Indeed, according to my figures, the company has produced a total return of 18.9% per annum for shareholders since 2008, that’s enough to turn an initial investment of £10,000 into £56,470, and I believe the group can maintain this track record.
Growing the business
Since inception, GVC has grown through acquisitions, and its most significant deal to date is the purchase of high-street bookmaker Ladbrokes at the end of March. According to a trading update published today, the merger is going well and is now expected to generate savings of £130m per year by 2021, from £100m a year expected previously.
This is not the only bright spot in the update. Total net gaming revenue (NGR) for the period 1 January to 20 May 2018 rose 7%. Online gaming is leading the way with online NGR rising 18% year-on-year in constant currency.
Unfortunately, gaming revenue from GVC’s UK retail business declined 5% thanks to the cancellation of 12% of horse racing fixtures during the opening months of 2018. And while the company notes the new £2 limit on high stakes betting machines will dent income, management is more excited about prospects in the US where the sports betting market is tipped for take-off after a Supreme Court ruling this month. The group is already the leading B2B provider of sportsbook technology in Nevada, giving it a strong base from which to grow into the rest of the US market.
But despite the opportunities in the US market and the merger with Ladbrokes, shares in GVC currently appear undervalued. In 2018 the online gambling giant is predicted to report profit growth of 41%, placing the shares on a forward P/E of 14.1. Meanwhile, the shares support a dividend yield of 3.6%.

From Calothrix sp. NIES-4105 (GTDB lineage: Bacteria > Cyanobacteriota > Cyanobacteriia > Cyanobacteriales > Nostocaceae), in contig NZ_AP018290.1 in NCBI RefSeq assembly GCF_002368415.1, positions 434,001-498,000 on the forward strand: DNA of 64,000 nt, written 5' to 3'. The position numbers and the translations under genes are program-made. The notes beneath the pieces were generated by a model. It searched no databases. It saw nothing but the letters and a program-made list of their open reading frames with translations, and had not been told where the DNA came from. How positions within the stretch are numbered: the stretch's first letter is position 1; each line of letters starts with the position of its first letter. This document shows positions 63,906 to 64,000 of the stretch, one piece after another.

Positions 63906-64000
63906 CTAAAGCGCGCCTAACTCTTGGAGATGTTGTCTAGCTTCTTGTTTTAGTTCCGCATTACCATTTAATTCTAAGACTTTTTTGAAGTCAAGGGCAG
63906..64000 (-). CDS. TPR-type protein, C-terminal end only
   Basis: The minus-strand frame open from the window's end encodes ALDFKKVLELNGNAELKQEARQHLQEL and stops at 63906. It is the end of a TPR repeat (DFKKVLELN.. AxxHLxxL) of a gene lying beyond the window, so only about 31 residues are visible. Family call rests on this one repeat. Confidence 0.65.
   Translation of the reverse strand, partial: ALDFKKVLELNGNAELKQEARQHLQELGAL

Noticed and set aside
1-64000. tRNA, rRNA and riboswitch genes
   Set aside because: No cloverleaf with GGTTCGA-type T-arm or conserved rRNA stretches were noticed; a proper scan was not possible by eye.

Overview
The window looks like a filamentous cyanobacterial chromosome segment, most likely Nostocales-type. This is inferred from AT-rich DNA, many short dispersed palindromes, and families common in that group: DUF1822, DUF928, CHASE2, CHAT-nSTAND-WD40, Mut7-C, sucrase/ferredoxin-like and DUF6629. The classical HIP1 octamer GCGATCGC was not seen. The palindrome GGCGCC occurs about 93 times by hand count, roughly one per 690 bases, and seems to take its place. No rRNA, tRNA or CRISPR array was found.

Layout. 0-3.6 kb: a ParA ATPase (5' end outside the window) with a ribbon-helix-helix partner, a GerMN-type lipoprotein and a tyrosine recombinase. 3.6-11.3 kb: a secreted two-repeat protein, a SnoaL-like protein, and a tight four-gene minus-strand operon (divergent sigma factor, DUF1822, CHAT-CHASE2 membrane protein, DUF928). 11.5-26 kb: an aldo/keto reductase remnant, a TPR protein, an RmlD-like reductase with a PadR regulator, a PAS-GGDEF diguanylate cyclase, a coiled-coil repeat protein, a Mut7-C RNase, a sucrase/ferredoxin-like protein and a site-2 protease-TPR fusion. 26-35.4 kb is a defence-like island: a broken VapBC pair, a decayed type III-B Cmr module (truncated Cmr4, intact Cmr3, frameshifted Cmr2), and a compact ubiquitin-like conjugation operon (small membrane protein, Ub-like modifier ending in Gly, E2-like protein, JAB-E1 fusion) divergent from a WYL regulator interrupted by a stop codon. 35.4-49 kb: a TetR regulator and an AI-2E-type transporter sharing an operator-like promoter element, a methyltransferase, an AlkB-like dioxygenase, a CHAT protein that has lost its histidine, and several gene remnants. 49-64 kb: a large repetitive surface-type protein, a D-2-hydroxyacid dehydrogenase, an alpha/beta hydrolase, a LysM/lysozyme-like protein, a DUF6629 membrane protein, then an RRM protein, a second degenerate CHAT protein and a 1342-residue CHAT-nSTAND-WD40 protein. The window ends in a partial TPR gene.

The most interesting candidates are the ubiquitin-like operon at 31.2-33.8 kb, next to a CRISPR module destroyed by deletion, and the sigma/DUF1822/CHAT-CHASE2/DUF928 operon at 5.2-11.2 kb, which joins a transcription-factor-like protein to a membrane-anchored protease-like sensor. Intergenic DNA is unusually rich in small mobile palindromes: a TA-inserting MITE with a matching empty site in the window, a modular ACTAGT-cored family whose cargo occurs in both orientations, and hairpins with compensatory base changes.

So, despite the headwinds to its operations here in the UK, as online gambling continues to gain popularity around the world, I expect shares in GVC will continue to surge.
Another stock that I believe has the potential to make you a million is homebuilder Redrow (LSE: RDW). Over the past 10 years, shares in Redrow have produced a total return of 13.7%, which like GVC has been enough to turn an initial investment into a substantial sum.
And as the company continues to capitalise on the rising demand for affordable housing in the UK, I believe this is set to continue.
As my Foolish colleague Roland Head recently pointed out, Redrow is one of the better bets in the homebuilding sector because the company is managing to offset some of the cost pressure impacting peers. During the first half of this year, the firm said operating profit rose by 22% to £175m, and its operating profit margin rose to 19.7%, compared to 19.5% last year. Other firms in the sector have been reporting contracting margins as cost inflation bites.
Even though Redrow’s profits are still expanding, the share trades on a 2018 forecast P/E of 7 with a forward yield of 4.6%. This yield isn’t as generous as some of its peers, but the payout should be covered 3.3 by earnings for 2018.
- No retirement savings and running out of time? Here’s what to do
- Why I believe the Lloyds share price is too cheap to ignore today
- 5 shares to retire on
- Why I believe the Sirius Minerals share price is far too cheap
- An 8% FTSE 100 dividend yield I'd snap up today
- Brexit: your 5-step investor's survival guide
Rupert Hargreaves owns no share mentioned. The Motley Fool UK has recommended GVC Holdings and Redrow. Views expressed on the companies mentioned in this article are those of the writer and therefore may differ from the official recommendations we make in our subscription services such as Share Advisor, Hidden Winners and Pro. Here at The Motley Fool we believe that considering a diverse range of insights makes us better investors.